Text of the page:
Online Bear Baiting Clinic
Choosing Which Bear to Take
Alaska Department of Fish and Game biologists monitor the number and sex of bears taken from each Game Management Unit (GMU), and seasons and bag limits are sometimes adjusted to manage population size. Most hunters prefer to take male bears. Why select male bears?
- Male bears are larger than females and provide more meat.
- Male bears provide a larger pelt for trophy value.
- Bear trophies are "scored" by skull size, and male bears have larger skulls.
- Adult male bears kill cubs and other smaller bears.
- Harvesting male bears has the least impact on populations because one male can mate with several females.
- Female black bear reproductive potential (numbers of young per lifetime) is relatively low compared to many mammals, including most ungulates, other carnivores, and small game animals.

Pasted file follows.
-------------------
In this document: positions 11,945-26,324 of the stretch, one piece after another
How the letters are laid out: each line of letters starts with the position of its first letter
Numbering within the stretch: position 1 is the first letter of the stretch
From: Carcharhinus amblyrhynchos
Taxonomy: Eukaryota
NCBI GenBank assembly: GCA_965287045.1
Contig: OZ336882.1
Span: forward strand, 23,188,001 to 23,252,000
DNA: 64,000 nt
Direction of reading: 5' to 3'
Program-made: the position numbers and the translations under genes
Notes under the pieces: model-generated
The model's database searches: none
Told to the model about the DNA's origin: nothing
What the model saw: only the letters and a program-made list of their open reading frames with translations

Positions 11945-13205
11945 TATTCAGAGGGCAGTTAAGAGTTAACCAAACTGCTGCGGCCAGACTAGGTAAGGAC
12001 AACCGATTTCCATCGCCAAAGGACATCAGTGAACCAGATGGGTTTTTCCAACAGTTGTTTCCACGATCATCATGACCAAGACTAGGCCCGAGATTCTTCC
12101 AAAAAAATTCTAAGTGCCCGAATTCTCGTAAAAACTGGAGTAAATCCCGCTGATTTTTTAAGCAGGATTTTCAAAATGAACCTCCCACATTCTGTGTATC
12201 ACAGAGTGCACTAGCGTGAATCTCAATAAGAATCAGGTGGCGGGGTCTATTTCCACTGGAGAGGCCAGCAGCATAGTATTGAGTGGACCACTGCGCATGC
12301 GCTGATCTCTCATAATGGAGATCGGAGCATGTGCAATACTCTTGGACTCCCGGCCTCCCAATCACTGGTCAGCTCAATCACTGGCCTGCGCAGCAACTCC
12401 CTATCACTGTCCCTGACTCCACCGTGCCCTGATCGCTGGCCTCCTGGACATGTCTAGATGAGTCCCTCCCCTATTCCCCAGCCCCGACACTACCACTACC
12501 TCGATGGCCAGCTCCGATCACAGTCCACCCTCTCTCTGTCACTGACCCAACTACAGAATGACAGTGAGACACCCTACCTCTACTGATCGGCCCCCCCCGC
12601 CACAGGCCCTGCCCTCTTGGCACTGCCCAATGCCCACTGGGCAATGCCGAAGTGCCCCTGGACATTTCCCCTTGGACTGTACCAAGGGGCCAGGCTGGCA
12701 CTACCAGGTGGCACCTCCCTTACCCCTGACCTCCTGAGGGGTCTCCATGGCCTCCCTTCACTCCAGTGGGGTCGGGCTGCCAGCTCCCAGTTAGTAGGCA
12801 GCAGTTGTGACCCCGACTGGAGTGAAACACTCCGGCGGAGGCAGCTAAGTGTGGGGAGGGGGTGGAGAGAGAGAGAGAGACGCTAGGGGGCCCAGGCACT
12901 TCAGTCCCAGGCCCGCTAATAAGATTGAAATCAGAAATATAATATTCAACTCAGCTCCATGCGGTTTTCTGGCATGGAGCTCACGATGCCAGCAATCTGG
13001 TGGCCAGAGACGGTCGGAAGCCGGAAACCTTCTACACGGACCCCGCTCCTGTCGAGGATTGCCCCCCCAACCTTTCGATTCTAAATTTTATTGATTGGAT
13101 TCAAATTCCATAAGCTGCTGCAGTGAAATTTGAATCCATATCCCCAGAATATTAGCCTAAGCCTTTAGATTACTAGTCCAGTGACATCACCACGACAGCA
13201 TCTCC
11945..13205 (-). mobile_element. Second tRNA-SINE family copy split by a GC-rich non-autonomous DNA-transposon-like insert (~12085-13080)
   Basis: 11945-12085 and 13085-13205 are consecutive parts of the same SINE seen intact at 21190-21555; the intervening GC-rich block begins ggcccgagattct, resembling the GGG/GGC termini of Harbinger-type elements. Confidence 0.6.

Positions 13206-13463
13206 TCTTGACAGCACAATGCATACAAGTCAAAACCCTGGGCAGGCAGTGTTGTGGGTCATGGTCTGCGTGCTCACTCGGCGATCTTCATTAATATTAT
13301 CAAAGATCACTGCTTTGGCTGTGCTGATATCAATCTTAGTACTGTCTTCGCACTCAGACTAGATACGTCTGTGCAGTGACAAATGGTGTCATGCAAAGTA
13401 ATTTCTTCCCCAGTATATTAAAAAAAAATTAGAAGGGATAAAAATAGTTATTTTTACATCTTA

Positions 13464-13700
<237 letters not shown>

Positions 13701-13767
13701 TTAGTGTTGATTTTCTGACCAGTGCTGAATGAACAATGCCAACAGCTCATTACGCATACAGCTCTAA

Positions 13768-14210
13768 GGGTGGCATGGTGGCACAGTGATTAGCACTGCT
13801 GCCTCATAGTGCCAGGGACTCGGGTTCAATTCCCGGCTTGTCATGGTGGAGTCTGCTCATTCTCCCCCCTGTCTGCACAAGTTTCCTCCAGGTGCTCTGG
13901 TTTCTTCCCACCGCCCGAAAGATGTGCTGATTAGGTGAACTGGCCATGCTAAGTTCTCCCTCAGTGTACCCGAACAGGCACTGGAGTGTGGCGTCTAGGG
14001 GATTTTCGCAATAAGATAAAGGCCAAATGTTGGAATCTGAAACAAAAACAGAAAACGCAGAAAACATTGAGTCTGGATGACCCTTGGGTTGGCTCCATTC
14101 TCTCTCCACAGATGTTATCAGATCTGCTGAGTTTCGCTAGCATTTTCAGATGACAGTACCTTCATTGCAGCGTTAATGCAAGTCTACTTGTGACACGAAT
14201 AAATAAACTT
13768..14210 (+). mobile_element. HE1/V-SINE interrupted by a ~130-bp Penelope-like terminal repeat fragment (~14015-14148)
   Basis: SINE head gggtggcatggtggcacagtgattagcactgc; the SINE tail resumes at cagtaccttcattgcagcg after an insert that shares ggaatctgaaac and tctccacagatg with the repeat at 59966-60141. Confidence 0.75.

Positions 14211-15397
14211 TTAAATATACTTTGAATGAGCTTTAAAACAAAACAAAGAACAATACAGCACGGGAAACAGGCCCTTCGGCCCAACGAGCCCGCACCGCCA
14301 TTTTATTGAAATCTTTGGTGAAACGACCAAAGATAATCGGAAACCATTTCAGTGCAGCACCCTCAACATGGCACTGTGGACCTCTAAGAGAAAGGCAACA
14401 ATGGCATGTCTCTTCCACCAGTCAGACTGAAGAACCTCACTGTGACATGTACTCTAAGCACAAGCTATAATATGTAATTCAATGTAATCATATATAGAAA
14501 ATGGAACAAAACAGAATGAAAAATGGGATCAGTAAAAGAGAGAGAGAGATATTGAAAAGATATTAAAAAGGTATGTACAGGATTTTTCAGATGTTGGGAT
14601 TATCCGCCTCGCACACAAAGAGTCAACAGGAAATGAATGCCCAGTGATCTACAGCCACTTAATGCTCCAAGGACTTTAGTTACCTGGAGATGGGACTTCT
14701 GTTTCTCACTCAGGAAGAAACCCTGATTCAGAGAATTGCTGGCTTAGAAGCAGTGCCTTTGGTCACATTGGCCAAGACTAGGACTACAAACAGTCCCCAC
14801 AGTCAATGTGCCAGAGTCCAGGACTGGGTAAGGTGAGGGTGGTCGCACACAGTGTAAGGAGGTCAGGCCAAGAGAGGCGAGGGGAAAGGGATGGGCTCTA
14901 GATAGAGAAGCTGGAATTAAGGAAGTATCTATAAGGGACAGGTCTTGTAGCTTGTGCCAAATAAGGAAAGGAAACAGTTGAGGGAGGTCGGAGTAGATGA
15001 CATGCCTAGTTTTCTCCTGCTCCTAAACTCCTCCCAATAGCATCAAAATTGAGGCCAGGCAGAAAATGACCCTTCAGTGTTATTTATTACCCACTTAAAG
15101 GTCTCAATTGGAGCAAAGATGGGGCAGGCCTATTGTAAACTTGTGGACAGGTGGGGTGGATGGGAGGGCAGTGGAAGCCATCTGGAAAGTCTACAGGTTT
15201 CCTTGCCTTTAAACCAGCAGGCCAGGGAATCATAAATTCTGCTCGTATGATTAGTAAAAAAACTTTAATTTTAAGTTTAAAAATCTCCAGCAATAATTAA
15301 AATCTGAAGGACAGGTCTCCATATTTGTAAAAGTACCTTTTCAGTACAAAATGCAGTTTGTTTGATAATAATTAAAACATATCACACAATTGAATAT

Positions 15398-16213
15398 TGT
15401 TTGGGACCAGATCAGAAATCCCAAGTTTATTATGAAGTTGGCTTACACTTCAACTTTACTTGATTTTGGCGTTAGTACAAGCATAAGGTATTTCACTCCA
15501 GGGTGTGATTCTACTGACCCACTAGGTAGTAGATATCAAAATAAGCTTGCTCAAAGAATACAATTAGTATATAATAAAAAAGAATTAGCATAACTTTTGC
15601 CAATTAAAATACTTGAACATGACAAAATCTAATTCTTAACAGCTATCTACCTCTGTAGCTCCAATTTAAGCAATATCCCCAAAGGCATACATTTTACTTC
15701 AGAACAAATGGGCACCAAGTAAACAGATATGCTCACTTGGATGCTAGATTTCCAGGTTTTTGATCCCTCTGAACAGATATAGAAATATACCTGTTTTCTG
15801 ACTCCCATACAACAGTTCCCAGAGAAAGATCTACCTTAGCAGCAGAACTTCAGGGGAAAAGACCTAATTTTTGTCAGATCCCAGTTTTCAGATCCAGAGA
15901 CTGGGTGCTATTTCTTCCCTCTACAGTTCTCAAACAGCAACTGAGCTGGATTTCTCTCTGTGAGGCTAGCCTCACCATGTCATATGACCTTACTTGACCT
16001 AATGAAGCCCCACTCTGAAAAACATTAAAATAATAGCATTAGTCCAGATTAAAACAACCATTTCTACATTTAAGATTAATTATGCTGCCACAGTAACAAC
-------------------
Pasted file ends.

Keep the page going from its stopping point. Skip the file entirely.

- Harvesting too many females reduces population growth. This in turn can result in fewer bear hunting opportunities, especially in GMUs with biological concerns pertaining to the black bear population.
As a bear baiter, you have the opportunity to look a bear over closely, possibly through multiple viewings, before deciding to shoot. You want to assess which species it is (black or brown/grizzly), its size, its gender and, if applicable, the condition of its pelt.
Black bears are the smallest of North American bears. Adult bears stand about 30 inches at the shoulders and measure about 60 inches from nose to tail. On average, in spring, an adult male weighs about 180-200 lbs, an adult female 120-140 lbs, and a yearling 25-50 lbs.
All bears are typically at their lowest annual weight when they emerge from winter dormancy. They may be 20% to 30% heavier in the Fall when they are gaining fat for the long winter months of hibernation. Most hunters are looking for a larger bear, so what can the smart hunter do to improve the odds of shooting the "right" bear?
- The "stick" method: When setting up your baiting site, place a pre-measured stick in the ground next to the bait or place marks on the nearest tree. When standing on all fours, bears taller than 34” at the top of the shoulder are larger animals.